van Coninxloo

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South Netherlandish family of artists. Members of at least six generations were artists, active from the late 15th century to the 17th. Jan van Coninxloo I (fl 1490), a polychromer who may have used the surname Schernier, worked in Brussels. His sons (1) Jan van Coninxloo II and Pieter van Coninxloo I (fl 1544) moved to Antwerp, where (2) Gillis van Coninxloo III and Hans van Coninxloo I (b before end of 1595), sons of Jan II, began their careers. Hans I moved to Emden in late middle age, acquiring citizenship there in 1571. Two of his sons, Hans van Coninxloo II (1565–c. 1620) and Isaak van Coninxloo (c. 1580–1634), moved to Amsterdam around the turn of the century, while Gillis III's son and pupil Gillis van Coninxloo IV (1581–1619/20) was born in Antwerp shortly before religious persecution prompted that branch of the family to flee the southern Netherlands. Two of Hans II's sons were his pupils: Hans van Coninxloo III (b c. 1589) and Pieter van Coninxloo II (1604–48), both of them painters in Amsterdam. Hans van Coninxloo IV (b 1623), son of Hans III, was, however, born in Emden. Other Flemish artists with the name van Coninxloo are known, although no family connections have been established. These include a Pieter van Coninxloo documented in Brussels in the 1470s and named in the accounts of Margaret of Austria in 1503 and 1513 in connection with portraits he had painted of members of the royal family; also Cornelis van Coninxloo I and Cornelis van Coninxloo II (see Coninxloo, van (ii)), Gillis van Coninxloo I (fl 1539–43) and his son Gillis van Coninxloo II (see family tree under Bruegel) and a Jan van Coninxloo active in Arras in 1599.(1) Jan van Coninxloo II (b Brussels, 1489; d ?Antwerp, after 1552). Painter. His work appears rather old-fashioned, retaining the influence of 16th-century polyptychs from Brabant, with their arrangements of figures in groups, isolated fragments of landscape and layering of planes to suggest depth. Unlike such contemporaries as Quinten Metsys and Bernard van Orley (see Orley, van, (2)), Jan II van Coninxloo was not influenced by Italian Renaissance conventions. Possibly his earliest work is a diptych with the inscription 1514 Jan van Coninxloo brussel, from a Brussels altarpiece showing the Youth and Passion of Christ (Sweden, Jäder priv. col.). Only five other works survive: two early commissions, the panels of the altarpiece of the Holy Family (Vorst, St Denijskerk) and the St Benedict panels (Brussels, Mus. A. Anc.), made for Margaretha I and Margaretha II van Liedekerke respectively; the St Anne triptych (1546); and a pair of signed and monogrammed side panels representing the Feeding of the Five Thousand and Christ in the Temple (both c. 1500; Brussels, Mus. A. Anc.). The figure types in the Vorst altarpiece resemble those in the St Anne triptych even in their expressions. The wings of the Holy Family altarpiece, moreover, show a child identical to one in the Feeding of the Five Thousand. These three pieces also use the same male figure. It seems quite likely that Jan II modelled these types on people he knew; two related male figures in three-quarter view—the pose in which artists often depict themselves—may be self-portraits. According to Vanaise, Jan II moved to Antwerp in 1552.(2) Gillis van Coninxloo III (b Antwerp, 24 Jan 1544; d Amsterdam, bur 4 Jan 1607). Painter, draughtsman and collector, son of (1) Jan van Coninxloo II. Van Mander, a contemporary of Gillis van Coninxloo III, wrote in 1604: ‘He is, as far as I know, the best landscape painter of his time; his style is now frequently imitated in Holland.’ Van Mander, moreover, based all his guidelines for landscape painters in his didactic poem Grondt der edel vry schilderconst (‘Principles of the noble and free art of painting’) on Gillis van Coninxloo's ideas, since Gillis's contributions to the development of Dutch and Flemish landscape painting were of decisive importance. More than any other artist, he represented the heroic landscape, an interpretation of nature based on reality but with a tendency to idealize the scenery, thus making the whole sublime. While his predecessors painted vast panoramic landscapes, Gillis III rendered self-contained glimpses of nature and created a sense of unity between man and nature as well as between the landscape and the viewer. A similar notion was being developed simultaneously in Italy by such artists of Netherlandish origin as Lodewijk Toeput and Paolo Fiammingo (c. 1540–96). Van Coninxloo, who never actually visited Italy, probably came to know this new style through prints by Cornelis Cort after Girolamo Muziano (1532–92), which were then circulating throughout the Netherlands. Other northern artists such as Jan Breughel the elder and Paul Bril achieved similar results at the same time or even before. Their contribution to the development of forest landscapes may therefore be considered to be at least as important as that of Gillis van Coninxloo, if not more so.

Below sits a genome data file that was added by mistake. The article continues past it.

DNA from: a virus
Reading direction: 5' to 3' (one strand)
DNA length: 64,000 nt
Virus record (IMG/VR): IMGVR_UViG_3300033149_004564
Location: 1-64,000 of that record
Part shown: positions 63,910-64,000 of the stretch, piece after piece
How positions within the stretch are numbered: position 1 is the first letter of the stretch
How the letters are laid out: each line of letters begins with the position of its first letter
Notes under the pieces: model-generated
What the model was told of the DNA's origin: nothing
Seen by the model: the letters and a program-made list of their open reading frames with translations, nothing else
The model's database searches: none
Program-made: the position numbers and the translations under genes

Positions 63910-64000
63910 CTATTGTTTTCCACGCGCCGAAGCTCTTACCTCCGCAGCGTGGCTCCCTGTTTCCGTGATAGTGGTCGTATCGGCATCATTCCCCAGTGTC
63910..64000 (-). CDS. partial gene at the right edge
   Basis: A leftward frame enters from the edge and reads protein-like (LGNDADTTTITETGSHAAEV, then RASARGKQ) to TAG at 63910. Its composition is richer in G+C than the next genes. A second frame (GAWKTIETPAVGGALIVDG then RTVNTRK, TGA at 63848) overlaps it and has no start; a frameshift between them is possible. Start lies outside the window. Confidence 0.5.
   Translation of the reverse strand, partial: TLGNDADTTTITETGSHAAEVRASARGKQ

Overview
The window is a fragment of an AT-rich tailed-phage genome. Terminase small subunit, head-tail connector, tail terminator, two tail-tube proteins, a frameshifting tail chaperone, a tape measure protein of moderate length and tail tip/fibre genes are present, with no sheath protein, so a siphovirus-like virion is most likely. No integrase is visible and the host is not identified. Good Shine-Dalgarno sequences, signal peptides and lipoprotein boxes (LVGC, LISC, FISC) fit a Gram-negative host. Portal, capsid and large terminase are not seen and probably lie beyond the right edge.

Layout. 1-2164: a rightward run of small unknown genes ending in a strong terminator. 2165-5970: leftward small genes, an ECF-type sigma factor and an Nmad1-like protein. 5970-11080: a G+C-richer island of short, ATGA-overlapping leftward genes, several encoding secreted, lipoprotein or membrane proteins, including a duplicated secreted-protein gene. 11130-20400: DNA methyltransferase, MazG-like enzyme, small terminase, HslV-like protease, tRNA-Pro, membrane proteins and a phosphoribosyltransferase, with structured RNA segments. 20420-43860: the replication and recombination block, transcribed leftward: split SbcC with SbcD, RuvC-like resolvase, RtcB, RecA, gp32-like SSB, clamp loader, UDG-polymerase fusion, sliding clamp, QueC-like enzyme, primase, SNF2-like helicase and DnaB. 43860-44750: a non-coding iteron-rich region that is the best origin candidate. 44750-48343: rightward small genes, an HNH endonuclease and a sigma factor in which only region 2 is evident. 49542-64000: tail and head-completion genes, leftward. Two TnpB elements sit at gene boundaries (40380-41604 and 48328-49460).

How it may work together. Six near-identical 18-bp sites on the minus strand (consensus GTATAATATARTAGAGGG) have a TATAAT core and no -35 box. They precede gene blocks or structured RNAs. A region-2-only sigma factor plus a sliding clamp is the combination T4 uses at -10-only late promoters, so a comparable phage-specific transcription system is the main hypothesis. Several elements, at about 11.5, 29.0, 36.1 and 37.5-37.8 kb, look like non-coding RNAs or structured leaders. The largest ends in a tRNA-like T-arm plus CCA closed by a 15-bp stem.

From The Grove Encyclopedia of Northern Renaissance Art in Oxford Reference.

Subjects: Renaissance Art.

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